Staying with the NFL, it appears that moving the Pro Bowl to the week before the Super Bowl and holding it in the host city did little to make the game more interesting.  Between the Colts and Saints and all the other players nursing injuries, many of the notable names did not play, which must’ve saddened ESPN broadcaster Jon Gruden. 

Next year the game is moving back to Hawaii but it will remain the week between the conference championships and Super Bowl.  I think it’s time for commissioner Roger Goodell to face the facts and either replace the game with an NFL skills competition or flag football contest because that is all the game has devolved into anyway.  My only question from the game is whether the potent offenses of Indy and New Orleans can top the 41-34 final.

We can count on death and taxes 12 months a year, but there are also two events that are just as certain to occur each and every February.  The groundhog will always see his shadow, even if the sky is completely covered with clouds, and the BC and BU hockey teams will play on the second Monday (except every third year when they play on the first Monday, which frankly isn’t as much fun). 

I say instead of relying on a rodent to tell us that New England winters last forever, why don’t we all line up in front of Fenway on Feb. 12 and wait for the big truck full of baseball equipment to pull out of the garage and head down to Fort Myers?  Rumor has it that if the truck sees its shadow, it goes back into the garage and the players will be responsible for bringing their own bats and balls to spring training.

It is tough getting through these winter months, so if you’re looking for a spectator sport to tide you over till pitchers and catchers report, why not try indoor lacrosse?  A couple weeks back I attended a Boston Blazers game at the Garden and enjoyed the experience.  Indoor lax is a bit different from the traditional outdoor version, featuring a faster pace, fewer players and more hitting, but if you like action it’s worth checking out.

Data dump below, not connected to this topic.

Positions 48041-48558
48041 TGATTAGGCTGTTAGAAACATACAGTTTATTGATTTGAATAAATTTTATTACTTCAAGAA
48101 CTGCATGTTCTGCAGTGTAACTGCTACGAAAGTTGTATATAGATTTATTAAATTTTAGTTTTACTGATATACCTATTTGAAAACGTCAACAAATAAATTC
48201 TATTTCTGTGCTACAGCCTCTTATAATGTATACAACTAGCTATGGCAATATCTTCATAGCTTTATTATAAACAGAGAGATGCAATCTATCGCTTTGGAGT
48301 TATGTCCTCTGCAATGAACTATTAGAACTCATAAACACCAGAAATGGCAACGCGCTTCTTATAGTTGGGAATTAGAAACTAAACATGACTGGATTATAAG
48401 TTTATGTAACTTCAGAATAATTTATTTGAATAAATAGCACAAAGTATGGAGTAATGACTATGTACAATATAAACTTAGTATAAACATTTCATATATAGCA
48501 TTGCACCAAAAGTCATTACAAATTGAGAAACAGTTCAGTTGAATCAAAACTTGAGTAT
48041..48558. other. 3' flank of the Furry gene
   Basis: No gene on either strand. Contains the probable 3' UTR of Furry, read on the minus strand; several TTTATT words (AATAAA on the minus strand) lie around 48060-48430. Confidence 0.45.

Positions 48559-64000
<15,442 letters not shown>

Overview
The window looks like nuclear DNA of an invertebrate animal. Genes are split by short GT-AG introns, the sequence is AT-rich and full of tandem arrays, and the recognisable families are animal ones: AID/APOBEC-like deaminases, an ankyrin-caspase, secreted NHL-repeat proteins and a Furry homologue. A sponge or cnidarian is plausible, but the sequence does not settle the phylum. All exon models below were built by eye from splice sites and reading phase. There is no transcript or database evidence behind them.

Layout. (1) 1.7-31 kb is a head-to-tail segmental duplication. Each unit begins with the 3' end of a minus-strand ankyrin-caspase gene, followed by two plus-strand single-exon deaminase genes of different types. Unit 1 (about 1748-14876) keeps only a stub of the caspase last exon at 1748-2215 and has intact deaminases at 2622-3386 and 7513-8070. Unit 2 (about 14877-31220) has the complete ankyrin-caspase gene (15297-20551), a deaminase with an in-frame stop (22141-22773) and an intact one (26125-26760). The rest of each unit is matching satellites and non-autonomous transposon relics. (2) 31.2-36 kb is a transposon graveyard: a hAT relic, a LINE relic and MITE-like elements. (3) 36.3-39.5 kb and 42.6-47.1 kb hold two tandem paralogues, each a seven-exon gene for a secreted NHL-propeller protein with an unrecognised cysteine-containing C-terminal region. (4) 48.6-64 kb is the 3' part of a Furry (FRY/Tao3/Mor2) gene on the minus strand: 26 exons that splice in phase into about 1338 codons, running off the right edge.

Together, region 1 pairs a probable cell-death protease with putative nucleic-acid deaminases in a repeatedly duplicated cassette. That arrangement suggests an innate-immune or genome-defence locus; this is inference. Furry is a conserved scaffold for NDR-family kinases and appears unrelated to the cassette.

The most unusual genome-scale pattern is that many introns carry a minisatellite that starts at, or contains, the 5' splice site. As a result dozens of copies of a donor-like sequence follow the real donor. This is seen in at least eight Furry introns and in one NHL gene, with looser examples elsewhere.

Speaking of the new Boston Garden, I’m officially calling last weekend’s events a royal flush for the building’s regular tenants.  The Bruins and Celtics were both polite and entertaining hosts to their purple-clad visitors from Los Angeles, as the Kings and Lakers escaped with narrow victories.  At the rate the B’s and C’s have been losing of late, both might be better off being passive at the trade deadline.

Finally, the World Champion New York Yankees picked up a Winn last week without even playing a game.  Meanwhile, Johnny Damon is still looking for a baseball home.  Not sure how Sox fans would react if he returned but they need not worry about that as the outfield is currently full.  

Mike: Ahhh, the Pro Bowl, without a doubt the most meaningless game EVER played. I’m a huge football fan, and I tried to watch it, but my eyes were glazing over about 30 seconds in. The only halfway interesting thing about it was the fact that the quarterbacks on the AFC side were miked, and you could hear the coaches talking to them through the helmet radios and then hearing the same play called in the huddle. But even that got old after the first two times they showed it.